He's sorry, he hasn't a clue
Faithful - and routinely dishonest - Murdoch retainer Trevor Kavanagh talked of “gagging”, which suggests someone has been forced to read too many of his piss-poor hatchet jobs. Both were unswerving advocates of a free press - well, the kind that is free to do the bidding of Creepy Uncle Rupe and other billionaire owners - and so would never be party to anyone telling them what they should publish - even if they get it wrong.
That, after all, is what is known as The Duke Of Wellington’s Principle: “Publish and be damned”, and of course neither Hacked Off, nor any of their supporters, advocate any change in that principle, unlike the Sun’s exceptionally clueless PR spinner Dylan Sharpe, who has today taken a break from telling Andrew Marr how to conduct interviews, to try and make his Twitter followers “look over there” away from yet another Sun foul-up.
... carp ...
This is the PR who mused “A shame Alan Johnson wasn't asked if he thought the leader of the Labour Party thinks the EU is as important as he considers it [Alan Johnson is not a member of the shadow cabinet] … Hey media plurality campaigners: how does this graph look to you…? [Look over there at the broadcasters] and the magnificently strange “Would Corbyn destory the Death Star if it meant killing 1000s of innocents onboard..? [What?]”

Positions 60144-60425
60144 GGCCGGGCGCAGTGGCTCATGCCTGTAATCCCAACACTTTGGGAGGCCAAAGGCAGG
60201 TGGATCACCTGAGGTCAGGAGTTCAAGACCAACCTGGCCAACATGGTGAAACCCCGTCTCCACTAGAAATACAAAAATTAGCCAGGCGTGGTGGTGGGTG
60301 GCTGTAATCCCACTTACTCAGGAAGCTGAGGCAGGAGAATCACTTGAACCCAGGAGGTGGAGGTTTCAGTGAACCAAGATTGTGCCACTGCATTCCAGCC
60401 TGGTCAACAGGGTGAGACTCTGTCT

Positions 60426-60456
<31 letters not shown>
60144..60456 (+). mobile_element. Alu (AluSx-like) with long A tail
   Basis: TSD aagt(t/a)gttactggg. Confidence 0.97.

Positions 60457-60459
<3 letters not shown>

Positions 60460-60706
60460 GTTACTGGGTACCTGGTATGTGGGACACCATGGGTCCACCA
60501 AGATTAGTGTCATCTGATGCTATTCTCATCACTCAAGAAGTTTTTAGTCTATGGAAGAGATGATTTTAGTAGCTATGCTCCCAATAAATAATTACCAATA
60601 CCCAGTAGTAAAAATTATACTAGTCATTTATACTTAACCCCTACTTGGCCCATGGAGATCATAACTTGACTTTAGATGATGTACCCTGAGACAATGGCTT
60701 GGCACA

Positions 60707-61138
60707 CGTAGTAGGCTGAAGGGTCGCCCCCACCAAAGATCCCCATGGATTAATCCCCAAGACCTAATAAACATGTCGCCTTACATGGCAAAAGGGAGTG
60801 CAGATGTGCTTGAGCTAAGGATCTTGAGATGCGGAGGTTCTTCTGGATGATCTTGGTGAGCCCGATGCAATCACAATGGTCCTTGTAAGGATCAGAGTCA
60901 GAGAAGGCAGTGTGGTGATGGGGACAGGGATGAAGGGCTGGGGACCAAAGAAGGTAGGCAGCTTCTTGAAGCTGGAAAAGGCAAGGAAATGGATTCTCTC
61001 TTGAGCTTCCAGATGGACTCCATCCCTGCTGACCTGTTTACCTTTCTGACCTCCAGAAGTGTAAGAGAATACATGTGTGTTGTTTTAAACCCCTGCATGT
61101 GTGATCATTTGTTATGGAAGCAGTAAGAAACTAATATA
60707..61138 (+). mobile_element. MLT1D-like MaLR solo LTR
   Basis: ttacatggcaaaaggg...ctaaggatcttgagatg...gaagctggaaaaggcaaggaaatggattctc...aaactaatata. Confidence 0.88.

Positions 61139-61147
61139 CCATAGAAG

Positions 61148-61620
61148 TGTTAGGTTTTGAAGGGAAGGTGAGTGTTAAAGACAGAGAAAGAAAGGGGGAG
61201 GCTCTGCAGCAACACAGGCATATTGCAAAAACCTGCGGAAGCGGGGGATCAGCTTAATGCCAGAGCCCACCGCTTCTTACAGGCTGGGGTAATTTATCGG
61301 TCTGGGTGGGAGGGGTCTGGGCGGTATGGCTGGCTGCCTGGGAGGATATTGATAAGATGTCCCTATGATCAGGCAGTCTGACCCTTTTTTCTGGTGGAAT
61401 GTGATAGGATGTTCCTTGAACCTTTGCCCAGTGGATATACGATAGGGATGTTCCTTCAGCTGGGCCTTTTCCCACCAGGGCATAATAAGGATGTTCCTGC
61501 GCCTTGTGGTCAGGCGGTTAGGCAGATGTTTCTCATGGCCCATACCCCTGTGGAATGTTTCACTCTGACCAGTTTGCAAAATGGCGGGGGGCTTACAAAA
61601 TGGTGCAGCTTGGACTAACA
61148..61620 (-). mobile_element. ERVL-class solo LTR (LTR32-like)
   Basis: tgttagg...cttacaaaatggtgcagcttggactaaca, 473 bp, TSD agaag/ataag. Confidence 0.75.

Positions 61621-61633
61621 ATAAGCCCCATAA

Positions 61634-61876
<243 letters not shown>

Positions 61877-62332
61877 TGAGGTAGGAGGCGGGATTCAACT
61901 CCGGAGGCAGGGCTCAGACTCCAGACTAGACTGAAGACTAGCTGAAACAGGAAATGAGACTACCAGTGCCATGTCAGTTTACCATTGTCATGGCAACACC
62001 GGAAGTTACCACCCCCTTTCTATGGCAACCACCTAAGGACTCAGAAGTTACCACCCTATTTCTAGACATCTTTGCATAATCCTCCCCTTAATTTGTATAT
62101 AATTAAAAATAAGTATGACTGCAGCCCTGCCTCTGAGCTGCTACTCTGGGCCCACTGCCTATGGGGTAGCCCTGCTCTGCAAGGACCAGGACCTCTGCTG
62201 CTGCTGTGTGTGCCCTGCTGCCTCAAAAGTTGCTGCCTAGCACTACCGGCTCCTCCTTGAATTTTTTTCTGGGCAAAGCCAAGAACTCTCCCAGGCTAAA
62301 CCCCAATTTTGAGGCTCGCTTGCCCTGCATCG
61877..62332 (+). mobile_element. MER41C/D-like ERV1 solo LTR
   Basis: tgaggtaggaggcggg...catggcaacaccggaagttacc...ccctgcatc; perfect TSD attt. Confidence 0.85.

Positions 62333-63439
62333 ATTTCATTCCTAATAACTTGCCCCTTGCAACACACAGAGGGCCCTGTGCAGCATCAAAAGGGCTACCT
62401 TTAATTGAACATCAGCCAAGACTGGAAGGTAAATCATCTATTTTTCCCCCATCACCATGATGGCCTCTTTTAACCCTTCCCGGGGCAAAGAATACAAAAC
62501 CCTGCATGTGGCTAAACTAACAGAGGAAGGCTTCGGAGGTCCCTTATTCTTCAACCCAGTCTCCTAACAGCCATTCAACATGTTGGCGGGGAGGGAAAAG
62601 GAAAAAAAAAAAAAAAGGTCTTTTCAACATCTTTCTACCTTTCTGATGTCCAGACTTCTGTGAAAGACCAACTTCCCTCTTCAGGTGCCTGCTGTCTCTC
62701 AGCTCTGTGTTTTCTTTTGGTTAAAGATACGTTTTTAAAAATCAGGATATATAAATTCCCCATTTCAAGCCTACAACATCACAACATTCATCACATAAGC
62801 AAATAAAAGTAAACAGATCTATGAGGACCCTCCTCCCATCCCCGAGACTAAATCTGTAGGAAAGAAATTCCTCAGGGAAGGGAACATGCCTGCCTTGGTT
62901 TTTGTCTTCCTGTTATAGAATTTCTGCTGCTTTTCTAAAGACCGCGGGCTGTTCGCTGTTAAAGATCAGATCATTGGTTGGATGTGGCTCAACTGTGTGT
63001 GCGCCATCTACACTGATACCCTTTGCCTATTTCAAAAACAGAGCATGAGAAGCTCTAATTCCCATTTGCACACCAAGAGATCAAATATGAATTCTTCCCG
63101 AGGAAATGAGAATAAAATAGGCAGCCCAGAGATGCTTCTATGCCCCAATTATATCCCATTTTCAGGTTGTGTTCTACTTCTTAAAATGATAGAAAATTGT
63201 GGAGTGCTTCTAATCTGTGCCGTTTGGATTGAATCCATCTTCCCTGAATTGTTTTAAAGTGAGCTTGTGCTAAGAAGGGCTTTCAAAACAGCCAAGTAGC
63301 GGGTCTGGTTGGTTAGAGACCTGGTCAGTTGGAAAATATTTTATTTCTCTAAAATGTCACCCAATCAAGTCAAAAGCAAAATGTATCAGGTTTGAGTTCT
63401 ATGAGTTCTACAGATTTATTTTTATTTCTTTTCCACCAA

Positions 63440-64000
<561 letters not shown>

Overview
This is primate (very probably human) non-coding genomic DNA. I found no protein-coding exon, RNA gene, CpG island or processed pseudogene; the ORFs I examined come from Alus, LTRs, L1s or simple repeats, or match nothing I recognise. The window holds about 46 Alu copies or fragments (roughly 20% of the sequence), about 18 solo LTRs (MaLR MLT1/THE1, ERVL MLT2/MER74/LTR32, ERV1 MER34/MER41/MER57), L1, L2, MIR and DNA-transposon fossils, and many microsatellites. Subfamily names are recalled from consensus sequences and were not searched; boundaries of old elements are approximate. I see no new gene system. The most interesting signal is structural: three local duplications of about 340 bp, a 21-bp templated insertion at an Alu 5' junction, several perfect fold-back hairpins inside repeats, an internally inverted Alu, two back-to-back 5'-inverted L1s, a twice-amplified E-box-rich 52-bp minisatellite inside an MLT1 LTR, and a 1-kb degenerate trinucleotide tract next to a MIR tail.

Then came yesterday’s admission that September’s Sun story on Jeremy Corbyn, the Privy Council, and Short Money was a pack of lies from start to finish, a PR’s nightmare. So when the Independent jumped the gun and mistakenly said the Sun would be apologising (not true) and had been forced to publish a front page correction (also not true), Sharpe was able to deflect - until he overreached himself.
“The Independent have today published a tiny correction on page 2 for a story that appeared big on page 1 yesterday” he whined, managing not to mention that the correction took the Indy one day, and the Sun’s took three months, with the paper being forced to make the admission.Then Sharpe let it slip: “Honestly, there should be some kind of press regulator who can stop this sort of thing happening”.
There is no way of stopping “this sort of thing happening”. Newspapers and websites are run by human beings, and human beings make mistakes. The only way to “stop this sort of thing happening” is by prior restraint, or, putting it in plain English, censorship. So Dylan Sharpe, PR for the Sun, bastion of our free and fearless press, is saying there should be a press regulator able to censor newspapers.